Built to partially house the increasing number if convicts transported to the state, Old Perth Goal is one of the oldest buildings in Perth, and a reminder that Western Australia was briefly a penal colony under the British Empire.
The first prisoners to be incarcerated at Perth Gaol were transferred from both Fremantle Roundhouse, as well a smaller lockup within the City of Perth which was located on St Georges Terrace, where the Deanery building now sits. The construction of Perth Gaol also coincided with that of Fremantle Prison, which took much longer to complete due to its size.
Convicts transported from Britain first arrived in 1855. A total of 42 convict voyages would see 9721 prisoners shipped to Western Australia. The last of these, on board the Hougoumont, reached Fremantle on 10 January carrying 42 inmates. The cessation of convicts to Australia was strongly objected by the Colonial Government at that time.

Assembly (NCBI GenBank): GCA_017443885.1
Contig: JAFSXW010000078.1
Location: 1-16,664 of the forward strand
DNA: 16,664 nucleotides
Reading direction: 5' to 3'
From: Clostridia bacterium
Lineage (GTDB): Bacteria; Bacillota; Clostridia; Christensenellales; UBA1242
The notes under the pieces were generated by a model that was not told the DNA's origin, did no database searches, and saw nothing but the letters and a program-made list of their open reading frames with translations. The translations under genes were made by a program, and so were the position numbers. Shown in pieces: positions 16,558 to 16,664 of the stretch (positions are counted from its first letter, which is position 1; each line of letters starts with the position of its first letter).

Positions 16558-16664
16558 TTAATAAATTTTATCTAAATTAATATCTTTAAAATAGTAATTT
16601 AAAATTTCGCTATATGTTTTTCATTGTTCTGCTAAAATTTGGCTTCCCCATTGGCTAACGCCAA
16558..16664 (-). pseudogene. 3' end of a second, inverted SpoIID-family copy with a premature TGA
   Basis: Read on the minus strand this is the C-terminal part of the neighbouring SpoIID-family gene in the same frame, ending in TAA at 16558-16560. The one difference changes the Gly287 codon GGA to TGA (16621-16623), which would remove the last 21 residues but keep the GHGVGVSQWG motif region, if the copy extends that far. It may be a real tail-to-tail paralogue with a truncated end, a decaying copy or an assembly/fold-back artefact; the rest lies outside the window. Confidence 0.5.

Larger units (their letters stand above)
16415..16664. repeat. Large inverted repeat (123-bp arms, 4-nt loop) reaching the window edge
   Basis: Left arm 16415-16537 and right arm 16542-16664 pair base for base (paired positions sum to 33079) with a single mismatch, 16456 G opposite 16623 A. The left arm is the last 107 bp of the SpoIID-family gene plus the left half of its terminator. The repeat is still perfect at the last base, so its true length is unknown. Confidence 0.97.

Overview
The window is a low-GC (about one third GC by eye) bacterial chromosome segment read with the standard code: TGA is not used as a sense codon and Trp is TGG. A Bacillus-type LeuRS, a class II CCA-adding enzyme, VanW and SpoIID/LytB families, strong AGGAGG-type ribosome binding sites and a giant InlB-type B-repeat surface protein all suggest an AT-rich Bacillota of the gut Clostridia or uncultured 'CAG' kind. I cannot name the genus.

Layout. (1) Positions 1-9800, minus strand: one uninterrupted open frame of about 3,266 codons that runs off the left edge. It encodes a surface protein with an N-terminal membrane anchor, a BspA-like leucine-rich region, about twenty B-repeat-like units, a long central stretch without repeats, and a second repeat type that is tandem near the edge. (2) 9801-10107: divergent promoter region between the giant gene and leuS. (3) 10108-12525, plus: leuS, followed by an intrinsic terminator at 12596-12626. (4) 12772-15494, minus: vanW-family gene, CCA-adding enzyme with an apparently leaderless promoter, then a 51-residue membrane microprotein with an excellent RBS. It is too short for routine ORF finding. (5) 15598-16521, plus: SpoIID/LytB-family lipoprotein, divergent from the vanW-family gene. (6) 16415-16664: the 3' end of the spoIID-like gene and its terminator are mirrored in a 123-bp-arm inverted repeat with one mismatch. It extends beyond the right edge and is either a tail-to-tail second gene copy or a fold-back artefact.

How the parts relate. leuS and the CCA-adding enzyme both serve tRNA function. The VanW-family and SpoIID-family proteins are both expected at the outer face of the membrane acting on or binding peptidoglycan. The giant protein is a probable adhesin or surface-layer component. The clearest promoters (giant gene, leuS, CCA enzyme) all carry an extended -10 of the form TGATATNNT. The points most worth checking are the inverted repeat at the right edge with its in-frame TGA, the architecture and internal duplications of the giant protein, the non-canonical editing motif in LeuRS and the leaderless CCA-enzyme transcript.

Executions took place in the prisoners’ yard and were shielded from public view after early complaints. The vast majority of the prisoners whom were executed here were convicted for murder, with the notable exception of James Fannin, who was hanged on 14 April 1871 for rape, the last man to be put to death in Western Australia for that crime.
Throughout the 33 years that the gaol building was in use as a prison, inmate numbers steadily grew to a point were overpopulation necessitated the transfer of all prisoners to other correctional facilities around the state. At times towards the end of its use, Perth Gaol housed over 150 people.
The Gaol building temporarily found use as Perth Courthouse in 1888 as well as by various police departments when necessary. In 1891 the building was renamed the Geological Museum, then one year later, Perth Museum.